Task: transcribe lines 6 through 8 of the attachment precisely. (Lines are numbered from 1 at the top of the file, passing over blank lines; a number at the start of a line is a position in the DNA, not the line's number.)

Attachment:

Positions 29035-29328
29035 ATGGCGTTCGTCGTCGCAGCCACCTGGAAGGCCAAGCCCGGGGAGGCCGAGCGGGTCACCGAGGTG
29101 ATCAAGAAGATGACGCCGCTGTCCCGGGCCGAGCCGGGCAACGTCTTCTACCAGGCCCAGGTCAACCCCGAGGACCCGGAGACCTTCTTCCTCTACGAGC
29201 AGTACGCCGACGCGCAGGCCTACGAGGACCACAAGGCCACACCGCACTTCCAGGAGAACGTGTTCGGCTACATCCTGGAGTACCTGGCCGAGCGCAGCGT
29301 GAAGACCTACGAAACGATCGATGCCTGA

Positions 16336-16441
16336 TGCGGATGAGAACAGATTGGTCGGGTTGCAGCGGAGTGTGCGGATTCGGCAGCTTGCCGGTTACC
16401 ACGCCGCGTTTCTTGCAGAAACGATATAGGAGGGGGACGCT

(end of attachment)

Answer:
Positions 16336-16441
16336 TGCGGATGAGAACAGATTGGTCGGGTTGCAGCGGAGTGTGCGGATTCGGCAGCTTGCCGGTTACC
16401 ACGCCGCGTTTCTTGCAGAAACGATATAGGAGGGGGACGCT